Depending on how it is phrased, the endpoint of a vow might be ambiguous. For instance:
Wine is forbidden for me and I will not taste it until it will be Passover.
If the person making the vow had simply said, “until Passover,” it would be a clear statement that the holiday is not included in the vow. Or, had they said, “until Passover is over,” their intention to refrain from wine until the holiday ends would have been made clear. But interpreting the phrase “until it will be Passover” is difficult. You could say that the addition of “it will be” adds to the “until” and includes the holiday in the vow. Or, you could say it doesn’t change the meaning. Which is correct? Rabbi Yehuda is quoted in the mishnah as providing some direction:
Rabbi Yehuda says: In the case of one who says, “Wine is forbidden for me, and I will not taste it until it will be Passover,” it is understood that this individual intended for his vow to apply only until the night of Passover, that is, until the time when it is customary for people to drink wine.
One of the central components of the seder (Passover’s ritual meal) is drinking four cups of wine. As Rabbi Yehuda sees it, given this mandate, it’s safe to assume that the person intended to end their vow-imposed prohibition when the holiday starts.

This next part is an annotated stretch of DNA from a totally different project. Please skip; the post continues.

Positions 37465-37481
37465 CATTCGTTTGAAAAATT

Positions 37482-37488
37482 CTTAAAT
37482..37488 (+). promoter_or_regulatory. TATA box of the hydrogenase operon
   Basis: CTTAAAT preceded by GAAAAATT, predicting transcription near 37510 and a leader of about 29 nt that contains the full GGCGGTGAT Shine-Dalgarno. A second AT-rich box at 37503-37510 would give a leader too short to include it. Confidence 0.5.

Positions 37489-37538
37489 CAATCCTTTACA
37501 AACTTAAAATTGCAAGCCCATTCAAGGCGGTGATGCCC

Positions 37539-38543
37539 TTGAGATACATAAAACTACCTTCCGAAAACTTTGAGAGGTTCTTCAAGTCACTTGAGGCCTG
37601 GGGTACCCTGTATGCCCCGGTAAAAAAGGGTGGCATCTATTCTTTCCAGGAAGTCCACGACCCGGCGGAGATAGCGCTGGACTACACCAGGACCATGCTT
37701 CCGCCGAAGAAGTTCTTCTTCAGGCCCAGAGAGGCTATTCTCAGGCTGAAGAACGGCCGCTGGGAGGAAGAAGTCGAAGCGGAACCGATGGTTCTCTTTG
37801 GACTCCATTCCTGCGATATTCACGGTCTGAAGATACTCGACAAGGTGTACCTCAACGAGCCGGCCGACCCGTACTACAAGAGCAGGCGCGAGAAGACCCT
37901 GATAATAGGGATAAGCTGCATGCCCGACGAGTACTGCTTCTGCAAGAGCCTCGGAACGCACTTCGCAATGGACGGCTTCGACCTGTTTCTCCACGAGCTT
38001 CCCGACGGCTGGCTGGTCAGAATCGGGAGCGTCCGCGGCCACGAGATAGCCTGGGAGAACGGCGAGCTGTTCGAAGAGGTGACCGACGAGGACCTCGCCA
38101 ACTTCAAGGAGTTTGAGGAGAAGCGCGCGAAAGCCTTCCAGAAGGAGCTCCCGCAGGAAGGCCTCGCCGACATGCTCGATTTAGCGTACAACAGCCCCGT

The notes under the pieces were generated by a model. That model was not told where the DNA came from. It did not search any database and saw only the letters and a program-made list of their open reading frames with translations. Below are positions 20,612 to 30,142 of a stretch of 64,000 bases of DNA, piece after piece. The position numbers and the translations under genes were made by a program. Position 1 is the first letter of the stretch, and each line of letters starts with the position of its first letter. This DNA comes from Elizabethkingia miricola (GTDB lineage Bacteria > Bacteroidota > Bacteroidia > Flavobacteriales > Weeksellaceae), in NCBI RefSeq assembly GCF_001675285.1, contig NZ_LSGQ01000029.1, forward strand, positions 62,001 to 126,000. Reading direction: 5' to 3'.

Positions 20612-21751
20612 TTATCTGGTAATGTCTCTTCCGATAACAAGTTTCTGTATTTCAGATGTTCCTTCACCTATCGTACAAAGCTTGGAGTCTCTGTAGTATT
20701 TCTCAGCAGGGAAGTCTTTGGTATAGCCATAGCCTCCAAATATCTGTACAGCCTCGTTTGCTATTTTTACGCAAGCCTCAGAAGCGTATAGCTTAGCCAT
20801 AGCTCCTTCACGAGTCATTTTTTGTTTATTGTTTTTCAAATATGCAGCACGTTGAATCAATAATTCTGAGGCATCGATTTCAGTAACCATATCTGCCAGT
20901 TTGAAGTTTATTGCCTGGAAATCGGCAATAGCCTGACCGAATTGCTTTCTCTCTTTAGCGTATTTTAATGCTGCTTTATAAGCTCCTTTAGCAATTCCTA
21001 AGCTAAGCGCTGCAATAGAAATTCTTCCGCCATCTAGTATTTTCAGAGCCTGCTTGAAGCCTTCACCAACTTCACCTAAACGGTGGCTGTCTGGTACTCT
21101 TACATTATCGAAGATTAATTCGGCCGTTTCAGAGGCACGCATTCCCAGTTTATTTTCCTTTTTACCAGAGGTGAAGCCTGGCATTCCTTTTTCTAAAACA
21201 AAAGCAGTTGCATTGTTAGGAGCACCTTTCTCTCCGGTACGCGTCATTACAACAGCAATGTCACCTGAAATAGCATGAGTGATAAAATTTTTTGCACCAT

Likewise, says the mishnah:
One who says “Meat is forbidden for me, and I will not taste it until it will be the fast of Yom Kippur,” — he is prohibited from eating meat only until the eve of the fast. This is because it is understood that this individual intended for his vow to apply only until the time when it is customary for people to eat meat.
As in the case of the vow to abstain from wine until Passover, in this case we assume that the vower intended to begin eating meat at the start of the holiday, as this was apparently a customary component of the pre-fast meal. Except in this case, the vower can’t eat meat on Yom Kippur — because it’s a fast day on which they do not plan to eat at all. Which means, Rabbi Yehuda infers, that they actually intended their vow to end just before the fast. So while in the Passover case the vow ends as the holiday begins, here it ends a little bit before the holiday. Same language, different meaning — because of the context.
We’ve seen throughout this tractate that the rabbis wish for language to be precise. But we also see here that there is an understanding that the same words can mean different things in different contexts and, for the rabbis, colloquial use is taken into account in legal rulings. The Talmud doesn’t have more to say on this because there is no Gemara on this mishnah.
Incidentally, there is a third component of the mishnah in which Rabbi Yehuda’s son states that one who has vowed not to eat garlic “until it will be Shabbat” ends this vow in time to eat a garlicky Shabbat dinner on Friday night which, as we were reminded back on Nedarim 31, was popular. Still is!
Read all of Nedarim 63 on Sefaria.